Frenchie is the comic relief of The Nun, but he is way more than just that. Frenchie is the sort of guy who is always hitting on women, but he has a good heart as he went to Romania to help everyone as much as he could, and one of the tasks he fulfilled was to bring fruits and vegetables to the abbey, task that got him involved in this whole story.


When it comes to cinematography for The Nun, there are just a few things to keep in mind: you’ll never see the person the camera is focusing, you’ll always feel observed, even during the day, everything feels really dark. Because of this is that The Nun might as well be the eeriest movie you’ve seen in years.


Remember how in Paranormal Activity there was no soundtrack and that was the reason you had to turn the volume all the way up in order to pay attention to anything that made a sound during the night? That’s what happens in The Nun, because most of the time there is absolutely no background music, you only get to hear ambient sounds such as steps, the flames from candles, wind blowing through the rocky walls.

The cherry on top for this soundtrack, though, is the sound that is played whenever Valak appears. It is like monks singing, sounds that make you feel uncomfortable, tense, and really scared.


The way Valak looks is just super creepy. Whenever you get to see Valak’s face, you can’t get it out of your head for days. While The Nun brings a few jump-scares to get viewers scared to their feet, the horror in this movie comes from how tense you feel from beginning to end. You know something isn’t right, you know something is about to happen, and unlike on many “horror” movies, for The Nun it isn’t always as predictable as you may believe, and the few surprises that take you out of base are totally worth it.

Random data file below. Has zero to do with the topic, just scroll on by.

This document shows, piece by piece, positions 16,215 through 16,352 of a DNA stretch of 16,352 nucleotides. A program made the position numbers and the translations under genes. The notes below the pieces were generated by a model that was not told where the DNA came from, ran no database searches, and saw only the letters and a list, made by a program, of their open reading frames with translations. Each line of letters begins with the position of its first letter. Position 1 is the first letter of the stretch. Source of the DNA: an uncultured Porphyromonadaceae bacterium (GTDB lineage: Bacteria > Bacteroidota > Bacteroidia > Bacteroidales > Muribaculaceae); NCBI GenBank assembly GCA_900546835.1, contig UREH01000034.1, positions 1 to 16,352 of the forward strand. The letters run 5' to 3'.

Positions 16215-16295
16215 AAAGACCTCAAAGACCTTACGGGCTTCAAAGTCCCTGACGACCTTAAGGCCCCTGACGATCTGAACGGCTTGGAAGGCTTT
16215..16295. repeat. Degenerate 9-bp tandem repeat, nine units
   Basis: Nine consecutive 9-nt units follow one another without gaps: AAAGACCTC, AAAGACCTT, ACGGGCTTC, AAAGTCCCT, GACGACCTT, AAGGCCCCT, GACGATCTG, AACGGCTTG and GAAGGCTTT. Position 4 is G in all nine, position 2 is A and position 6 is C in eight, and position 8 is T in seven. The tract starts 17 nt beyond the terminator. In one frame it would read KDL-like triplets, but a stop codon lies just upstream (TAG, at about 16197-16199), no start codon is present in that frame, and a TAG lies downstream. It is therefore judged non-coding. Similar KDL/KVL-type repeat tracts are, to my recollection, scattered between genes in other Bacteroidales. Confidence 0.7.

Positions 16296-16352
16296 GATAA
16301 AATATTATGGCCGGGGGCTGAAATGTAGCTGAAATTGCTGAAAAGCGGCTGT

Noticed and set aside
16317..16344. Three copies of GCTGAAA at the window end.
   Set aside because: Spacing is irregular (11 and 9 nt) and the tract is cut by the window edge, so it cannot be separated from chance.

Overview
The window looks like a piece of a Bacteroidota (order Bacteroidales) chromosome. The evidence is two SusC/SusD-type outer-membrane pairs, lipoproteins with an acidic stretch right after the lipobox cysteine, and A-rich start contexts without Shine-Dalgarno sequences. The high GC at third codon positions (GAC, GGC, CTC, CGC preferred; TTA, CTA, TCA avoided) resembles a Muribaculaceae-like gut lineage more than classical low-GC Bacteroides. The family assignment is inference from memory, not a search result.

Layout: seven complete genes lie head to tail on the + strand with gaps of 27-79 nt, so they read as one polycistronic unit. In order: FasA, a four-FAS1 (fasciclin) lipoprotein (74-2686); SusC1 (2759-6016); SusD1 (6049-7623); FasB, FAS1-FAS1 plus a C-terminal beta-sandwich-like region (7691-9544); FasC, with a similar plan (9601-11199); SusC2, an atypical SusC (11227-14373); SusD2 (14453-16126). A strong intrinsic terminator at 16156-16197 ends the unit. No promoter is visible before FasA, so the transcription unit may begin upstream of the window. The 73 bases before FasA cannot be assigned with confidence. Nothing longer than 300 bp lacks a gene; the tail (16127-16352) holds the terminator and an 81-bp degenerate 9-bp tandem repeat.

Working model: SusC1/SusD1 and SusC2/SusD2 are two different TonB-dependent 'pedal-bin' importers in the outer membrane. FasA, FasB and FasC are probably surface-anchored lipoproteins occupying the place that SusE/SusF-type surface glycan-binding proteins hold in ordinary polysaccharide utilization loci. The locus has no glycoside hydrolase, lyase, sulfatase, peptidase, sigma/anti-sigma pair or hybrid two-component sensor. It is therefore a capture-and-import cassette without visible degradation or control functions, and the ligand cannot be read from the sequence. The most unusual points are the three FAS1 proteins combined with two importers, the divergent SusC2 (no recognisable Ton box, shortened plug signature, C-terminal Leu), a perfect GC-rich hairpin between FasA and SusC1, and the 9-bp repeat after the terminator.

Final Verdict

The Nun might be one of the best horror movies from recent years, bringing an eerie feeling that goes down your spine at all times while keeping you on the edge of your seat without disappointing. For horror fans this will not disappoint, and will fulfill all of your scary needs.


  • Blends reality with fantasy perfectly
  • Valak
  • Believable background stories
  • Great story
  • True Horror


  • Exagerated effects at times
  • Low quality CGI


Story - 9
Setting - 10
Characters - 10
Cinematography - 10
Soundtrack - 10
Horror - 9.5
Geek, writer, musician. John is a horror addict, DC Comics fan (Marvel too, though) and a single-player games enthusiast. You can normally find him watching horror movies or playing games on PC, unless he is writing, in which case, you won't see him around.